Nurses on early morning duty stayed the night in the Nurses home, which had one wall on New Street, but no entry was allowed from here. Access was strictly from Collingwood St, via the kitchen where you did not linger, or aides would be given extra work to do.  Nurses also enjoyed the Te Rangi  food.  A long-time cook in the 1950's was Polly Clark, of the Salvation army, who married Mr Bushell and together they cooked the food all week, with other cooks covering weekend duties

Hygiene was very important and Matrons tended to be strict. If staff were ill they could not work and Moana Toetoe recalls sweeping the floor in 1958-60 with tea leaves, which acted as an excellent cleaning aid.

Te Rangi now

The maternity hospital closed in 1966 and the building subsequently demolished. The site is now filled with a car sales yard and Anchor Press, but a heritage panel  marks where the building was located. The heritage panel, courtesy Janet Bathgate, can be downloaded here [PDF] and contains additional information about the hospital.

The hospital also lives on in the memories of its staff and patients, some of which will be available on the Prow.

Written by Debbie Daniell-Smith with thanks to Andrea Vincent, and participants of Te Rangi ‘reunion” December 2014.

Sources used in this story

  1. Birth registers and birth notications (1986) Information supplied by Andrea Vincent.
  2. Nurses and midwives (1904, December 7) Nelson Evening Mail, p.2
    http://paperspast.natlib.govt.nz/cgi-bin/paperspast?a=d&cl=search&d=NEM19041207.2.7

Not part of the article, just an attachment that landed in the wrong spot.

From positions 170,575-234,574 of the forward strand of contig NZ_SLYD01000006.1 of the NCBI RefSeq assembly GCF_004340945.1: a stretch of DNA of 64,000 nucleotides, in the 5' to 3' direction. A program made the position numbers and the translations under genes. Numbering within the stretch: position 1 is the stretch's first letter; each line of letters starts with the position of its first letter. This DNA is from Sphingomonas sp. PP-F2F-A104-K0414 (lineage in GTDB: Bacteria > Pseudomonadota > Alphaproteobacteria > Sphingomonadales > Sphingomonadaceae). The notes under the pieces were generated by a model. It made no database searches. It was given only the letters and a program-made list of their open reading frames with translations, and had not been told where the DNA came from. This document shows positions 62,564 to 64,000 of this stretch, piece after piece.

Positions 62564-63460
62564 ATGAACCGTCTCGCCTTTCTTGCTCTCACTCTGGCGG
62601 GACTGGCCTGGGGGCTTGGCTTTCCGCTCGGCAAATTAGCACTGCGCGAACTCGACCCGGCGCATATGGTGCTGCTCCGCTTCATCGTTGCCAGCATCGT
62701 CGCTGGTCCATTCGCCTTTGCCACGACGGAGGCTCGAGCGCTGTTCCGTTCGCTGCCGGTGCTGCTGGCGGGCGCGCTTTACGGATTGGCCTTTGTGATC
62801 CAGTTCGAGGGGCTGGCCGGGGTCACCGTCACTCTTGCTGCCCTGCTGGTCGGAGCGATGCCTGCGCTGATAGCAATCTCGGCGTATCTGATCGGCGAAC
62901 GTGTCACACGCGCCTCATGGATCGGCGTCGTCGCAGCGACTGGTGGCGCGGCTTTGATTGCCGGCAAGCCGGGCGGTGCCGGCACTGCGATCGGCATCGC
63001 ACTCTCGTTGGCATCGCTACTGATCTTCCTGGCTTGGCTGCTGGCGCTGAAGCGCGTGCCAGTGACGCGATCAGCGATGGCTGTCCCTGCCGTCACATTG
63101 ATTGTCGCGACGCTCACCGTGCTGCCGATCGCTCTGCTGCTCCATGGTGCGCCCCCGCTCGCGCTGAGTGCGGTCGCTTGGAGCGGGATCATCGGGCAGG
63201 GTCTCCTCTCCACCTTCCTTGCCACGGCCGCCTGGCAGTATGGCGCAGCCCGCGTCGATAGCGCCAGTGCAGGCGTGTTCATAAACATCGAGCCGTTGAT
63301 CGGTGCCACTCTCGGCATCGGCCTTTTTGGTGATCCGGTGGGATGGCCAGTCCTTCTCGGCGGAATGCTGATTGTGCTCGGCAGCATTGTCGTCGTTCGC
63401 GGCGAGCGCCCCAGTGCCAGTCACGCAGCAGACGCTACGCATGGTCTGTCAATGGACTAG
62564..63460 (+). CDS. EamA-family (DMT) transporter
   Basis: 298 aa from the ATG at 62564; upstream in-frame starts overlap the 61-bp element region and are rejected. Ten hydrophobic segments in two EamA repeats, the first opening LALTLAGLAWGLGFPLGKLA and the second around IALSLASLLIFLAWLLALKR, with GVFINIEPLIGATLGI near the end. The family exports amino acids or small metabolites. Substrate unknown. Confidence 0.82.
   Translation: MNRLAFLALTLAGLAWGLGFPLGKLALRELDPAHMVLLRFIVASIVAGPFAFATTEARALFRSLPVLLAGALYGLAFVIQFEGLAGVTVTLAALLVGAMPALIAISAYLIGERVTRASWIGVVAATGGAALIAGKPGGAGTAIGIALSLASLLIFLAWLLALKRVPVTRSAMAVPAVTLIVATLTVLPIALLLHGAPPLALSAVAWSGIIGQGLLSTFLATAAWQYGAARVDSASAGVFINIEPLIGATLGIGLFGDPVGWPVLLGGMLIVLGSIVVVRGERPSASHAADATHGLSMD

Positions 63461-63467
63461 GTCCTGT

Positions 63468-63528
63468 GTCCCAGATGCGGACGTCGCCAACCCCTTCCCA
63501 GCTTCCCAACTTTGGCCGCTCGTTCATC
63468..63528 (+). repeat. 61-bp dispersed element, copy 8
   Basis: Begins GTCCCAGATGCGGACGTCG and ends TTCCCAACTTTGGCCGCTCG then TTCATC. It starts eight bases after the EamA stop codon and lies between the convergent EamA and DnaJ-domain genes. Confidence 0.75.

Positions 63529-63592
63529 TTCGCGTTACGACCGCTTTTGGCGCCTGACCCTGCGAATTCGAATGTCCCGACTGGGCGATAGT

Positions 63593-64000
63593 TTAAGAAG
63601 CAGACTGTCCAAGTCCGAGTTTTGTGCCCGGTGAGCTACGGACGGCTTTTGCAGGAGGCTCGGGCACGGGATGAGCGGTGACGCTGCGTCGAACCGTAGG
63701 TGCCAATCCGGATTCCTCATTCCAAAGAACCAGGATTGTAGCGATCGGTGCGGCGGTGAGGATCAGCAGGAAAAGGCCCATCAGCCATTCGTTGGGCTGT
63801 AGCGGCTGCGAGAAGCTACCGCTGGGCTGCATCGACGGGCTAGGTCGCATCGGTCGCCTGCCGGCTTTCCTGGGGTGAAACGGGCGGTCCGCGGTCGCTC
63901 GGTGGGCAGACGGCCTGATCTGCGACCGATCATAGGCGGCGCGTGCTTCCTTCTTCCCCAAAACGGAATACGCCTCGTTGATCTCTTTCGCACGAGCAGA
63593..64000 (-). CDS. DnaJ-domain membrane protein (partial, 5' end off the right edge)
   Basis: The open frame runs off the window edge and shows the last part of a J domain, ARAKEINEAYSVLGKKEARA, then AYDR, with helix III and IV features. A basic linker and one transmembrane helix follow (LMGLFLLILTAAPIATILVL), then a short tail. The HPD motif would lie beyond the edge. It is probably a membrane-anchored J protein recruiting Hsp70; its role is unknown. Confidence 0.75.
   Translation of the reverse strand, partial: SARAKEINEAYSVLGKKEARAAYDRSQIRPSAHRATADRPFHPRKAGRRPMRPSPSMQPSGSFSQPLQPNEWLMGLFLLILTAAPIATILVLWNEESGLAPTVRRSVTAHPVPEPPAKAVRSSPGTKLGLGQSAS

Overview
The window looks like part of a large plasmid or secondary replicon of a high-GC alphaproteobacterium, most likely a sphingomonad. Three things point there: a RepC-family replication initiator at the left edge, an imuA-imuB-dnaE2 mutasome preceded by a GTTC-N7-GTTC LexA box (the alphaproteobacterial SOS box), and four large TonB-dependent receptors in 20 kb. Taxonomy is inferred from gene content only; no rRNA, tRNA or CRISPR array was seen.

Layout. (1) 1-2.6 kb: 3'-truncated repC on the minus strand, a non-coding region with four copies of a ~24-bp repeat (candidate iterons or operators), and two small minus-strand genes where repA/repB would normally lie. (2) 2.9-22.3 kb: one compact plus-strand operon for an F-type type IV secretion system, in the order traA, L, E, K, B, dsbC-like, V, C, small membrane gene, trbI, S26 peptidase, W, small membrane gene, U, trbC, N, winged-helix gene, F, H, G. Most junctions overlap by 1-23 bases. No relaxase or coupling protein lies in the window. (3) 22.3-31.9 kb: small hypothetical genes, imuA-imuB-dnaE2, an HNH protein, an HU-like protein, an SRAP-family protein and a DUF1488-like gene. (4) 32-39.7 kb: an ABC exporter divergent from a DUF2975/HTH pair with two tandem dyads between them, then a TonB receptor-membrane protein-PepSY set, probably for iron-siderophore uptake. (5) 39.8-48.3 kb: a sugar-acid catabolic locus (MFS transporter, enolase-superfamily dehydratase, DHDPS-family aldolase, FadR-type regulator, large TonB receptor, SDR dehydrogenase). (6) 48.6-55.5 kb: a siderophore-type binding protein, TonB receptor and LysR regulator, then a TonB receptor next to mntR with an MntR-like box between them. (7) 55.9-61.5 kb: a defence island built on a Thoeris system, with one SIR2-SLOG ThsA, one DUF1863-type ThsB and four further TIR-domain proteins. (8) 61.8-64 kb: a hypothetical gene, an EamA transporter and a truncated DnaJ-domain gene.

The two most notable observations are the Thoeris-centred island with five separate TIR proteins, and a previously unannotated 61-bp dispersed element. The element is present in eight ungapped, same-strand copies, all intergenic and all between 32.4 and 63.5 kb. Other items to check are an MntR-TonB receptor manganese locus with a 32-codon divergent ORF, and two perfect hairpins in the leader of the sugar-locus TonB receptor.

3. New Zealand Official Yearbook 1935:
    http://www3.stats.govt.nz/New_Zealand_Official_Yearbooks/1935/NZOYB_%201935.html

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Further sources - Maternity care in Nelson - Te Rangi

Books

Articles

  • McLachlan, M. (2014, May 5) Nine defining moments of midwifery care in NZ. New Zealand Herald 
    http://www.nzherald.co.nz/nz/news/article.cfm?c_id=1&objectid=11249784
  • Sharma, A. (2007, September 12) Pregnancy care in NZ : a brief history. New Zealand doctor, p.29
  • Stojanovic, J. (2004, Oct) Leaving your dignity at the door' maternity in Wellington 1950-1970. Journal (New Zealand College of Midwives), 31, pp.12-18

Other

  • Interviews with Te Rangi patients and staff. Recollections gathering December 2014. Those who participated included staff and patients from Te Rangi:

    Amy Cannon, Pamela Mason, Andrea Vincent (midwife and Te Rangi researcher), Anne Jones, Beryl Willis, Bethy MacGillivray, Dorothy Rose Pallensen, Dr Miles Hursthouse, Edna Thomas, Elizabeth Collins, Gabrielle Coote, Gwen Aydon, Heather Brooker, Jenny Eade, Jesse Snow, Jill Blechynden, Jill Jordan, Jill Roach, Karen Wood, Lesley Kotua, Lyneve Bloxham, Maire Connor, Margaret Goodman, Margaret Major, Marie Dale , Marilyn Street, Mary Gunn, Moana Payn (nee Toetoe), Mona Alborough, Pat Eggers, Roye DeLorenzo, Ruth Frost, Shirley Gunn, Stuart Slack, Sylvia Kelly, Val Gunn, Val Page.

Web Resources